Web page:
QTimer Class Reference

The QTimer class provides repetitive and single-shot timers.

  1. #include <QTimer>

Inherits: QObject.

Detailed Description

The QTimer class provides repetitive and single-shot timers.

The QTimer class provides a high-level programming interface for timers. To use it, create a QTimer, connect its timeout() signal to the appropriate slots, and call start(). From then on it will emit the timeout() signal at constant intervals.

Example for a one second (1000 millisecond) timer (from the Analog Clock example):

  1.     QTimer *timer = new QTimer(this);
  2.     connect(timer, SIGNAL(timeout()), this, SLOT(update()));
  3.     timer->start(1000);

From then on, the update() slot is called every second.

You can set a timer to time out only once by calling setSingleShot(true). You can also use the static QTimer::singleShot() function to call a slot after a specified interval:

  1.     QTimer::singleShot(200, this, SLOT(updateCaption()));

In multithreaded applications, you can use QTimer in any thread that has an event loop. To start an event loop from a non-GUI thread, use QThread::exec(). Qt uses the timer's thread affinity to determine which thread will emit the timeout() signal. Because of this, you must start and stop the timer in its thread; it is not possible to start a timer from another thread.

As a special case, a QTimer with a timeout of 0 will time out as soon as all the events in the window system's event queue have been processed. This can be used to do heavy work while providing a snappy user interface:

  1.     QTimer *timer = new QTimer(this);
  2.     connect(timer, SIGNAL(timeout()), this, SLOT(processOneThing()));
  3.     timer->start();

processOneThing() will from then on be called repeatedly. It should be written in such a way that it always returns quickly (typically after processing one data item) so that Qt can deliver events to widgets and stop the timer as soon as it has done all its work. This is the traditional way of implementing heavy work in GUI applications; multithreading is now becoming available on more and more platforms, and we expect that zero-millisecond QTimers will gradually be replaced by QThreads.

Accuracy and Timer Resolution

Timers will never time out earlier than the specified timeout value and they are not guaranteed to time out at the exact value specified. In many situations, they may time out late by a period of time that depends on the accuracy of the system timers.

The accuracy of timers depends on the underlying operating system and hardware. Most platforms support a resolution of 1 millisecond, though the accuracy of the timer will not equal this resolution in many real-world situations.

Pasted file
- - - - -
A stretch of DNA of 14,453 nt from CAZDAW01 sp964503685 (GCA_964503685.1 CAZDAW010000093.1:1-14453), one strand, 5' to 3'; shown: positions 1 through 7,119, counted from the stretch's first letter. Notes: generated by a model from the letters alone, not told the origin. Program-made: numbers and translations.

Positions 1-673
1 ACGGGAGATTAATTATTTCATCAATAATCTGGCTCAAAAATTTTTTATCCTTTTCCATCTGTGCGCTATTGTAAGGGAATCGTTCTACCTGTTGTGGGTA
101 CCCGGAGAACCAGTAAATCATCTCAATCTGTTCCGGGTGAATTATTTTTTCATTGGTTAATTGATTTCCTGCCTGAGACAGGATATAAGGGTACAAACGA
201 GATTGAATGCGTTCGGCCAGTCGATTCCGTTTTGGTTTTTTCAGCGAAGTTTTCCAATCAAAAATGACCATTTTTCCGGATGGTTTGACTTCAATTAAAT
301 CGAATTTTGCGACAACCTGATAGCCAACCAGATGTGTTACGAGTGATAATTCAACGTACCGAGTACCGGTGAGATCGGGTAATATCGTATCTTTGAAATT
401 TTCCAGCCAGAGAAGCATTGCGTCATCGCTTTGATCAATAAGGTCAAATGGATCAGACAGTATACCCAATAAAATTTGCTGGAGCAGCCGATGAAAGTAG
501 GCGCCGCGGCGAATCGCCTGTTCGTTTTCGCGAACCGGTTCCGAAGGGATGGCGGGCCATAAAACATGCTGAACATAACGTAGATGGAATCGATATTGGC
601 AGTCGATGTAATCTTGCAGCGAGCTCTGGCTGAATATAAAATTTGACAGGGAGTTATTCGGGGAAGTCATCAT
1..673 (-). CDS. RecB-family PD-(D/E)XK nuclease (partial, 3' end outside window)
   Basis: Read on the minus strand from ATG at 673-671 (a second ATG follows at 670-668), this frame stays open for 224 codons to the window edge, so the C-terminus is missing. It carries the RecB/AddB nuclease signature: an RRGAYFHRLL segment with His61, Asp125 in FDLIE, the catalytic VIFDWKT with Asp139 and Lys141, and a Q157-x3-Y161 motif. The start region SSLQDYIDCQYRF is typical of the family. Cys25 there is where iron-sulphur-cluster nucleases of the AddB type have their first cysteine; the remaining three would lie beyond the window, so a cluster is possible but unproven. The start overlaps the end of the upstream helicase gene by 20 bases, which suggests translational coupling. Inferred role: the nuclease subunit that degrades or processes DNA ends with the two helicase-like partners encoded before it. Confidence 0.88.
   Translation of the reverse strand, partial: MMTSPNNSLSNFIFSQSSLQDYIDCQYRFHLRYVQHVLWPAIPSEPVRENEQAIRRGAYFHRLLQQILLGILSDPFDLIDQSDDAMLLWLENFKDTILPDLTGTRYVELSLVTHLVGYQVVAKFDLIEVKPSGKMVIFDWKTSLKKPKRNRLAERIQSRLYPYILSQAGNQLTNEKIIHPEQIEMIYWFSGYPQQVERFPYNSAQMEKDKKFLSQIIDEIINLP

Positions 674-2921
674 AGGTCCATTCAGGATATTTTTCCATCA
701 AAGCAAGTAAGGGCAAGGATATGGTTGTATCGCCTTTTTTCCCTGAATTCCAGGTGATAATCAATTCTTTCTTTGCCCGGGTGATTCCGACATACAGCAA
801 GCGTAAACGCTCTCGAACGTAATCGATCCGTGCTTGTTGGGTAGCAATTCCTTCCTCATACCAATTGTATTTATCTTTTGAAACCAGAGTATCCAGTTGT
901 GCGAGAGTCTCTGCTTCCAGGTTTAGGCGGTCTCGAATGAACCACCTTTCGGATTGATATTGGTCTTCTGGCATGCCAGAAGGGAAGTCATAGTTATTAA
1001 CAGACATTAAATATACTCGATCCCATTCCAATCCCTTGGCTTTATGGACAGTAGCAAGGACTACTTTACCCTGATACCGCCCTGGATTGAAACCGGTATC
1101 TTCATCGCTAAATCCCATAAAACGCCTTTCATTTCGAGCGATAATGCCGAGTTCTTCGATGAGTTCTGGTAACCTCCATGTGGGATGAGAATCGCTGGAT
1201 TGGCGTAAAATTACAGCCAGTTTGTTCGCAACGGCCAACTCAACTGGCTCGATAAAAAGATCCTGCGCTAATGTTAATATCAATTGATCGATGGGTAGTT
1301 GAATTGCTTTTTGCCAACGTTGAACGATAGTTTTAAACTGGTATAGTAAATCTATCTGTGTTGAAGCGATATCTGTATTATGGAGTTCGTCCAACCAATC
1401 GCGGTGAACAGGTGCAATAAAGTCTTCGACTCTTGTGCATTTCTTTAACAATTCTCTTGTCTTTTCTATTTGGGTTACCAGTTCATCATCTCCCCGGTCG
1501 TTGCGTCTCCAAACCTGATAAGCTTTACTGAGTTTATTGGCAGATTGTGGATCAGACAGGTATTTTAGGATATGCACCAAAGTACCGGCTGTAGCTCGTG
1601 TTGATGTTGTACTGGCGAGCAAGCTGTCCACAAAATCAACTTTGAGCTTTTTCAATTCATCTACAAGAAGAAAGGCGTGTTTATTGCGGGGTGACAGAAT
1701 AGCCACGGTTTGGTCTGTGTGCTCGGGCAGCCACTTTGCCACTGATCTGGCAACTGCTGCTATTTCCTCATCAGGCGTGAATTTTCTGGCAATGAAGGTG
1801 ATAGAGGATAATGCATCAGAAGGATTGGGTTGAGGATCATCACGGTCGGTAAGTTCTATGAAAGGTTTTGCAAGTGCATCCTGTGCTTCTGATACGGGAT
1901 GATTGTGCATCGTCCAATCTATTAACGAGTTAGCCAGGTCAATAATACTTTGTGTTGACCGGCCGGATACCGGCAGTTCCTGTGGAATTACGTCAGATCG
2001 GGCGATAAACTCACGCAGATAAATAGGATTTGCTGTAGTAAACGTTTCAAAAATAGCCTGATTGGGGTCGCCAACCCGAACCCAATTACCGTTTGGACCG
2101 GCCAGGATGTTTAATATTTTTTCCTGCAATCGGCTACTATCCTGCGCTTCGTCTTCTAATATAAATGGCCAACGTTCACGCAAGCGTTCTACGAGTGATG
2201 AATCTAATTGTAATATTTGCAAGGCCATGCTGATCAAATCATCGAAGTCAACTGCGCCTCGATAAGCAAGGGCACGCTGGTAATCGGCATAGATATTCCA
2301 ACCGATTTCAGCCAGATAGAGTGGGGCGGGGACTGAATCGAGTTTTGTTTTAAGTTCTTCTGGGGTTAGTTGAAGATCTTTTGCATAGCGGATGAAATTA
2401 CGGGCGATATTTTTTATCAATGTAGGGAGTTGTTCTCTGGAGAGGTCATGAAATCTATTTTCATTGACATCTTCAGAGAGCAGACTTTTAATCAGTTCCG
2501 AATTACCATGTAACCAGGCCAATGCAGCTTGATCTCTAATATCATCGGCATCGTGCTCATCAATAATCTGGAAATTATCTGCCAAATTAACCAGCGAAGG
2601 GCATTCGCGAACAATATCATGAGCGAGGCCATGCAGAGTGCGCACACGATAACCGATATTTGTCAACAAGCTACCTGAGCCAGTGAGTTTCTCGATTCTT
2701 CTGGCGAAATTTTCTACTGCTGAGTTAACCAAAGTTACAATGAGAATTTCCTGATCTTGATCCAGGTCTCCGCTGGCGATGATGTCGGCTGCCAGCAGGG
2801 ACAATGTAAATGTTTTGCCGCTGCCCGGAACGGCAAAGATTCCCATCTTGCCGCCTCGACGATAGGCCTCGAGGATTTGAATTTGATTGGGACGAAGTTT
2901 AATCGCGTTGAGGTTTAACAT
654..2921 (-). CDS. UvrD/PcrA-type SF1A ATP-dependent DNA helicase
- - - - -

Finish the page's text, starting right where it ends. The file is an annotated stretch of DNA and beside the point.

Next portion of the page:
If Qt is unable to deliver the requested number of timer clicks, it will silently discard some.

Alternatives to QTimer

An alternative to using QTimer is to call QObject::startTimer() for your object and reimplement the QObject::timerEvent() event handler in your class (which must inherit QObject). The disadvantage is that timerEvent() does not support such high-level features as single-shot timers or signals.

Another alternative to using QTimer is to use QBasicTimer. It is typically less cumbersome than using QObject::startTimer() directly. See Timers for an overview of all three approaches.

Some operating systems limit the number of timers that may be used; Qt tries to work around these limitations.

See also QBasicTimer, QTimerEvent, QObject::timerEvent(), Timers, Analog Clock Example, and Wiggly Example.

Properties

Toggle detailsactiveactive : const bool

This boolean property is true if the timer is running; otherwise false.

Access functions:

    Look up this member in the source code.

    Toggle detailsintervalinterval : int

    This property holds the timeout interval in milliseconds

    The default value for this property is 0. A QTimer with a timeout interval of 0 will time out as soon as all the events in the window system's event queue have been processed.

    Setting the interval of an active timer changes its timerId().

    See also singleShot.

    Access functions:

    Look up this member in the source code.

    Toggle detailssingleShotsingleShot : bool

    This property holds whether the timer is a single-shot timer

    A single-shot timer fires only once, non-single-shot timers fire every interval milliseconds.

    See also interval and singleShot().

    Access functions:

    Look up this member in the source code.

      Public Functions

      Toggle details QTimer

      QTimerQTimer ( QObject *parent=0 ) ( QObject *parent=0 )

      Constructs a timer with the given parent.

      Look up this member in the source code.

      Toggle details QTimer

      ~QTimer~QTimer () ()